Netflix's announcement  that it is splitting its DVD service off into an entirely new business may have some wondering if that decision was a reaction to all the negative response to the announcement earlier this summer that it was raising rates on its hybrid DVD-streaming business. A representative for Netflix tells Fast Company that's not the case.
Splitting into two companies "was part of the natural progression Netflix has had in place for a long time," Steve Swasey, Netflix vice president of corporate communications tells Fast Company via phone.
Asked if the decision to make the split was accellerated because of the reaction to the price hike--in addition to the vitriol, the company has also lost a million customers--Swasey said that wasn't the case. "We always planned to announce it in the fall," he said.
And indeed, if you read Netflix CEO Reed Hastings' blog post announcing the split , it becomes clear that the company has been thinking for years about what it needs to do to transition from the DVD rental business it started 14 years ago to the streaming business it needs to become in order to survive--and thrive--in the future. He writes:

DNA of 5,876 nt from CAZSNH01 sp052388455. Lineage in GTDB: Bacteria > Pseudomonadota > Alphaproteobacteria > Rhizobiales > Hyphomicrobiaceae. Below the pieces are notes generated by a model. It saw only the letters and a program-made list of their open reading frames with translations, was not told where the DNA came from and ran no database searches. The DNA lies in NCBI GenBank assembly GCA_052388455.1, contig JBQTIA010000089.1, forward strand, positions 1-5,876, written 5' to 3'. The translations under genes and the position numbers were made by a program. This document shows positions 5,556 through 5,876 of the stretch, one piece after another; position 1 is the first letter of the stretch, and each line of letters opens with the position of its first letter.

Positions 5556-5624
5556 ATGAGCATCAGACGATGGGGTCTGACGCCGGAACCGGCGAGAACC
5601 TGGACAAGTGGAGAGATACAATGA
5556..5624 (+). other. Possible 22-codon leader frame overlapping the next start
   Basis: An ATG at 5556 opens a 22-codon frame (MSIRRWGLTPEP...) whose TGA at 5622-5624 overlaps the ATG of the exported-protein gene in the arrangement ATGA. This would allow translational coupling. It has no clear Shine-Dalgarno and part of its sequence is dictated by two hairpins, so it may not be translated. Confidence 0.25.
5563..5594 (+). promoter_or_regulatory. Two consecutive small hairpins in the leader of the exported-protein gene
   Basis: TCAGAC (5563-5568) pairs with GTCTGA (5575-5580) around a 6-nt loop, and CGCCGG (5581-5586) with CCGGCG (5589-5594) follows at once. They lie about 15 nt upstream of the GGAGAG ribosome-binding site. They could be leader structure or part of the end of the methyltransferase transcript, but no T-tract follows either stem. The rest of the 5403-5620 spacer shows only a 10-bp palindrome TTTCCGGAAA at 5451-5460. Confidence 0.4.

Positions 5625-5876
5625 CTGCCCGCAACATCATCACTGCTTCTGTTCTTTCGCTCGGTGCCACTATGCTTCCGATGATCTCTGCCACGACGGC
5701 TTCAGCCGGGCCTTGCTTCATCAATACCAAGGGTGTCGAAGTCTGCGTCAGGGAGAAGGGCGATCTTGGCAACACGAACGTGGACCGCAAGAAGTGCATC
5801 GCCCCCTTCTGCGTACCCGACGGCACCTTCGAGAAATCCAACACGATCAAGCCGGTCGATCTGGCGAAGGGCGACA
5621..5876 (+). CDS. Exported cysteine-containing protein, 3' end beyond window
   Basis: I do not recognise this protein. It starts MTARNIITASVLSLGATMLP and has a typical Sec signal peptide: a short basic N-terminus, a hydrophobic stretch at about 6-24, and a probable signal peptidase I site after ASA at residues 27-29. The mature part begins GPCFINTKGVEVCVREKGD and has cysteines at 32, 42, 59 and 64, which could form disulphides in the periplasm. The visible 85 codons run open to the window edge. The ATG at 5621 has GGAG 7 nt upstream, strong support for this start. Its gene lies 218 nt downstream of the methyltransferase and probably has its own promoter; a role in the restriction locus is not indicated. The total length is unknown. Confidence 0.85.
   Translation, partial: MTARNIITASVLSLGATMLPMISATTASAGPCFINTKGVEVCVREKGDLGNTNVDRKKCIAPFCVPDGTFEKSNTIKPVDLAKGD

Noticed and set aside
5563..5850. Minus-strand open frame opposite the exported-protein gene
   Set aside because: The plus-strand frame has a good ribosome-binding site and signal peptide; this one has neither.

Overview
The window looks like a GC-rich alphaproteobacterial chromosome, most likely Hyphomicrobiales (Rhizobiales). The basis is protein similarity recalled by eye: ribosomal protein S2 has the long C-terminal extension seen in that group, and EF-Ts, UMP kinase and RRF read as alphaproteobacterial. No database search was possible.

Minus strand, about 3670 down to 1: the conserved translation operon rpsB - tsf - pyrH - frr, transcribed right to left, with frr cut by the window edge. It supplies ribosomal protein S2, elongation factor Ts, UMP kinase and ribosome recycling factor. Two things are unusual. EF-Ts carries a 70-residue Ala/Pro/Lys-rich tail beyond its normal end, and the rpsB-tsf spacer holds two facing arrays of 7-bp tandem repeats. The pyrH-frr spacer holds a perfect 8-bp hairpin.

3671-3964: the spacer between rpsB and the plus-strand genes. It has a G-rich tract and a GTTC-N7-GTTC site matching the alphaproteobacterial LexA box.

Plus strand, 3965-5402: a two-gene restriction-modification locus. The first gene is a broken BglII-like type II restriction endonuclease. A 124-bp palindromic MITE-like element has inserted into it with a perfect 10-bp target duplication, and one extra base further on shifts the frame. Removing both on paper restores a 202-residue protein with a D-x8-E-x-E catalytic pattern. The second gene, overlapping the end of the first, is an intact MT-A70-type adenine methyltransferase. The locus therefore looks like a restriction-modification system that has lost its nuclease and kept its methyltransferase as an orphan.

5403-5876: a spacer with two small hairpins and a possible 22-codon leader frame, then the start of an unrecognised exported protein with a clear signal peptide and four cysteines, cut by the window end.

For the past five years, my greatest fear at Netflix has been that we wouldn't make the leap from success in DVDs to success in streaming," Reed writes. "Most companies that are great at something – like AOL dialup or Borders bookstores – do not become great at new things people want (streaming for us) because they are afraid to hurt their initial business. Eventually these companies realize their error of not focusing enough on the new thing, and then the company fights desperately and hopelessly to recover.
Swasey chalks up public confusion about Netflix's intentions to the way it's communicated . The decision to split up the company "is not in response to any member comments. It's what we should have communicated [in July]," he says.
[Image: Flickr user dkwonsh ]